California Proposition 72, the Paul Gann Spending Limit Initiative (June 1988)

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California Proposition 72, or the Paul Gann Spending Limit Improvement and Enforcement Act of 1988, was on the June 7, 1988 statewide primary ballot in California as an initiated constitutional amendment, where it was defeated.

Proposition 172 would have made several changes in how the state's appropriations limit works

  • It would have changed the way certain state tax revenues are treated for purposes of the limit.
  • It would have required the state to use revenues from the sales tax on motor vehicle fuels only for street, highway and mass transit guideway purposes.
  • It would have required the state to begin each fiscal year with a reserve equal to 3 percent of General Fund expenditures.

Election results

Proposition 72
Defeatedd No3,264,65361.47%
Yes 2,046,358 38.53%

Constitutional changes

California Constitution
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If Proposition 72 had passed, it would have changed these parts of the California Constitution:

Text of measure


The ballot title was:

Emergency Reserve. Dedication of Certain Taxes to Transportation. Appropriation Limit Change. Initiative Constitutional Amendment.


The official summary said:

"Requires three percent of total state General Fund budget be included in reserve for emergencies and economic uncertainties. Provides net revenues derived from state sales and use taxes on motor vehicle fuels be used only for public streets, highways, and mass transit guideways. (Three-year phase-in.) Requires two-thirds vote of Legislature or majority vote of voters before taxes on motor vehicle fuels may be raised. Reserve and fuel tax revenues excluded from appropriation limit. Prohibits Legislature from lowering local sales tax rates in effect January 1, 1987."

Fiscal impact

See also: Fiscal impact statement

The fiscal estimate provided by the California Legislative Analyst's Office said:

This measure has two major fiscal effects.

First, the changes to the state's appropriations limit will allow increased state appropriations of up to $1.6 billion in 1988-89, $1.5 billion in 1989-90, and slightly larger amounts in future years. As a result, the state may be able to spend or retain tax proceeds which otherwise could be subject to return to taxpayers.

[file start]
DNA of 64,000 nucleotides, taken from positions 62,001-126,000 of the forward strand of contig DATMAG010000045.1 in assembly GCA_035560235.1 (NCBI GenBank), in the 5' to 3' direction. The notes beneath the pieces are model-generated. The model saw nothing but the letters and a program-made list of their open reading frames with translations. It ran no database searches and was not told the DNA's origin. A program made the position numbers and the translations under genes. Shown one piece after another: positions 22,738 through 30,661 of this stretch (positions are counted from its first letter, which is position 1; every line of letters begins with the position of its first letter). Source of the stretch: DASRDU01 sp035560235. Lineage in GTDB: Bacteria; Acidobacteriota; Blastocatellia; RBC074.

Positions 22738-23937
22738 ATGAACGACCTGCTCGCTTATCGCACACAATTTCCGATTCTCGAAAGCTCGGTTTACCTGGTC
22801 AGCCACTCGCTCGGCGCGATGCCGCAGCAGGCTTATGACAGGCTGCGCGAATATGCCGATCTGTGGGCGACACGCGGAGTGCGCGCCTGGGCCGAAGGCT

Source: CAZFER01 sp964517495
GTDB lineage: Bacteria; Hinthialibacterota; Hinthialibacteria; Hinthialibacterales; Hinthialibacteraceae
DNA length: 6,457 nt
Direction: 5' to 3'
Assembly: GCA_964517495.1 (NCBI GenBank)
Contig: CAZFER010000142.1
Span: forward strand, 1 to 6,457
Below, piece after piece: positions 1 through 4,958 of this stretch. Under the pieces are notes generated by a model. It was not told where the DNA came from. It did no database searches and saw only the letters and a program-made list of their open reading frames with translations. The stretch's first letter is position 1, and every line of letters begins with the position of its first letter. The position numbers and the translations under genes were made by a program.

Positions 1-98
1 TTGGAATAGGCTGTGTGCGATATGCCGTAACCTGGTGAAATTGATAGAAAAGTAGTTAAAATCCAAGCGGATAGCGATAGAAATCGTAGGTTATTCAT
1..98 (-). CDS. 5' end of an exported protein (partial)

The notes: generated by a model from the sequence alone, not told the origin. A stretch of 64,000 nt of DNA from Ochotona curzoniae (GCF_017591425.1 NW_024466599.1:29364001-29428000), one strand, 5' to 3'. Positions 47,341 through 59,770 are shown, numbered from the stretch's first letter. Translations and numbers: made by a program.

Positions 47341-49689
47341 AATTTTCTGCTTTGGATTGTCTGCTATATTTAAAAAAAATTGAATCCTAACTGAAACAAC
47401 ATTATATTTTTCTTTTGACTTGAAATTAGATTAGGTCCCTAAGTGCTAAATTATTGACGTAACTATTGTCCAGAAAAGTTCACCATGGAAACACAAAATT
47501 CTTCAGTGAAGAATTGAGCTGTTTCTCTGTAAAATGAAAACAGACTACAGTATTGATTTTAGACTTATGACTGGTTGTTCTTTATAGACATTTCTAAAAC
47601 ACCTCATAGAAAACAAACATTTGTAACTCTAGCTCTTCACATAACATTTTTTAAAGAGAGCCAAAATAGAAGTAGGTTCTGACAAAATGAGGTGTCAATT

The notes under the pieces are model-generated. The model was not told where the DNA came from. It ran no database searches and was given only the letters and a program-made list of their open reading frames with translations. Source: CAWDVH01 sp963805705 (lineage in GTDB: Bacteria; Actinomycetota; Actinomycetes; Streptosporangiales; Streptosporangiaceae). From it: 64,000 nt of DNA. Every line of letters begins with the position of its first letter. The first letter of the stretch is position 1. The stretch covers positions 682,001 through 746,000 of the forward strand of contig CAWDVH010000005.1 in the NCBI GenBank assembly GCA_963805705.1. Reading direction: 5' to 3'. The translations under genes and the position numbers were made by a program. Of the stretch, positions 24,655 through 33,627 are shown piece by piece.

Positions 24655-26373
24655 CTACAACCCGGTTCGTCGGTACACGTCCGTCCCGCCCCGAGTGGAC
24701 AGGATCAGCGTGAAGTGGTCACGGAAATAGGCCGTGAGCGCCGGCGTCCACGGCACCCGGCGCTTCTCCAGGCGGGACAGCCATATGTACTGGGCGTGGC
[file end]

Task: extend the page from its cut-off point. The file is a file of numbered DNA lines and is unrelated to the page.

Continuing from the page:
The bulk of this additional appropriations authority results from the provisions of this measure which: (a) require a new reserve and specify the treatment of appropriations to and from this reserve; and (b) declare state sales tax revenues from motor vehicle fuels to be "user fees," without making a corresponding reduction in the appropriations limit. These two increases are partially offset by net decreases in appropriations authority resulting from the change in treatment of other motor vehicle-related revenues.

Based on the estimates contained in the Governor's Budget, the state will not have sufficient revenue in 1988-89 to fund any additional appropriations allowed by this measure. In future years, the economy's performance will determine whether and to what extent state revenues will be available to fund such additional appropriations.

Second, the requirement that certain state sales tax revenues be spent only for street, highway and mass transit guideway purposes results in an increase in the amount of revenues available for those purposes. However, it also reduces the amount of revenues available for education, health, welfare and all other General Fund expenditures. This shift of funding from general state purposes to transportation purposes, to be phased in over three years, will amount to about $200 million in 1988-89, about $430 million in 1989-90, about $725 million in 1990-91, and increasing amounts annually thereafter. To the extent that revenues are not available to pay for additional appropriations, as indicated above, this shift of general purpose revenues to street, highway and mass transit guideway purposes will require a corresponding reduction in expenditures for other General Fund programs.

In summary, the approval of this measure by the voters will have the following state fiscal effects.

In the 1988-89 fiscal year:

  • The state government's appropriations limit will be increased by up to $1.6 billion If the Governor's Budget estimates prove to be correct, revenues will be insufficient to fund any of this additional appropriation authority; and
  • $200 million of existing state sales tax revenues will be shifted from General Fund programs to street, highway and mass transit guideway purposes.

In subsequent fiscal years, the economy's performance will determine whether and to what extent revenues are available to:

  • Offset the General Fund revenue loss from the shift in sales tax revenues, and
  • Fund additional appropriations authorized by this measure.
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